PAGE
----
Here is an inquiry from an experienced runner: If you don’t need Endurance – how much long stuff do you need? After decades of racing events from the 10k up to the marathon, I am now focusing almost exclusively on 5ks. So the question is how long should my long / endurance runs be? I enjoy doing hills, intervals, and tempo runs, and use all three to try to reduce my race time. What I’m struggling with is how long runs lead to improved performance in such a short race, and the optimal distance and pace.
This is a really good question. The answer depends on a runner’s background in part. A novice runner will want and need to keep in some long runs periodically to add to aerobic conditioning in general even though the longer workout is not extremely race-specific. Once you have a sound background in running – as you do – then you have far more flexibility in your “long run” distance as well as your total miles per week.
The direct answer is that I would recommend going for an 8-10 mile run every 2-3 weeks. As the season gets closer to your “big” race (usually a championship race for instance) then drop the long run entirely. A 6 mile run will suffice as your attention will then shift dramatically to very high intensity quality runs and rest days.
I will add to this answer by also addressing something in your list of current workouts. Remember that for the most part (other than novices), you do not get faster by running slower. Therefore, if your focus is 5K then your quality runs need to be at your 5K goal pace (GP) or faster. Of course you have some easy days for recovery and balance in training as well as the occasional long run mentioned above.
A tempo run by definition is approximately 15K race pace or about a one-hour all out race pace. That means about 10k mile pace plus a few seconds. This is a good “quality” workout for anyone racing an hour or longer. It does not enhance conditioning for shorter races very well. Why? Because it’s not fast enough to enhance speed nor is it slow enough to be a recovery run. Therefore for track specialists (800 through 5000/5K) this is a poor investment of your training energy.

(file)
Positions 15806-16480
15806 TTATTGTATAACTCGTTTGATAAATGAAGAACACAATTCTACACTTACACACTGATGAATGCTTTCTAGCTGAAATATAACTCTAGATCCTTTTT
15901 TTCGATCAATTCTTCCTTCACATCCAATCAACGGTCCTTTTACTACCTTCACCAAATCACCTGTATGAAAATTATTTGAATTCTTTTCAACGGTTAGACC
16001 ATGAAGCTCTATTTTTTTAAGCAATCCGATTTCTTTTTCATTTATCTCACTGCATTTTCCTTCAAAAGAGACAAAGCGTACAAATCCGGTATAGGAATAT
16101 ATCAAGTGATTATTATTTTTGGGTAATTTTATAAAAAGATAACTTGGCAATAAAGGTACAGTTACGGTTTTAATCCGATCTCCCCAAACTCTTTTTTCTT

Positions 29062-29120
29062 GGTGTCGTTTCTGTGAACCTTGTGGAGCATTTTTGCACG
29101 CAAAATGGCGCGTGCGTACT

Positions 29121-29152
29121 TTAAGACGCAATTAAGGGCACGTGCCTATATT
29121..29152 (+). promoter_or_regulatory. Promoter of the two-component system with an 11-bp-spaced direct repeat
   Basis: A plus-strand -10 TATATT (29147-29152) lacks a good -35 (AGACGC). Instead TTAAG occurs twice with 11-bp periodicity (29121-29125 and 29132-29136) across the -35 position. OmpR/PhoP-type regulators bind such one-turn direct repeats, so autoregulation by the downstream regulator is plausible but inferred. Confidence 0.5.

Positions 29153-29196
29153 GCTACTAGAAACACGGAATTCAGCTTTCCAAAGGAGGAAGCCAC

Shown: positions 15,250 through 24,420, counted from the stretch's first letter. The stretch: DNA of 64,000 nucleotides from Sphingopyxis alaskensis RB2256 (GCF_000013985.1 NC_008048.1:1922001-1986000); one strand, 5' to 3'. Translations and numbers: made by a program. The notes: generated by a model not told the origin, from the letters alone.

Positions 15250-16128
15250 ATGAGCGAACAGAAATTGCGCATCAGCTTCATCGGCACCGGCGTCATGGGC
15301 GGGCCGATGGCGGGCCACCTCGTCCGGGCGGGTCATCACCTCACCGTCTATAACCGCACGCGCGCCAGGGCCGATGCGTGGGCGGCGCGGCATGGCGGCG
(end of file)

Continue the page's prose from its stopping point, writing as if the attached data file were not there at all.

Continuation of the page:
The solution is to replace tempo runs with higher quality track workouts or hill repeats or with a recovery run. Then it serves a specific purpose to your training goal.
Do not misinterpret what I’m saying. It is not that tempo runs are not good workouts. They are. But, they are best used for the longer race preparation not shorter.
One final note: The older and more experienced the athlete the more their training should focus on high quality workouts. They will enhance conditioning and racing more with faster paces than more miles. It only makes sense. General physiological adaptations (heart, lungs, blood vessels, muscles) have already occurred. The key now is to enhance the other physiological factors (enzymes, muscles ability to use energy & oxygen) which are better enhanced through faster NOT slower running.
The bottom line is that now that you are focusing on the 5K you need less distance runs, more quality runs, more rest and recovery days and more race specific targeted workouts.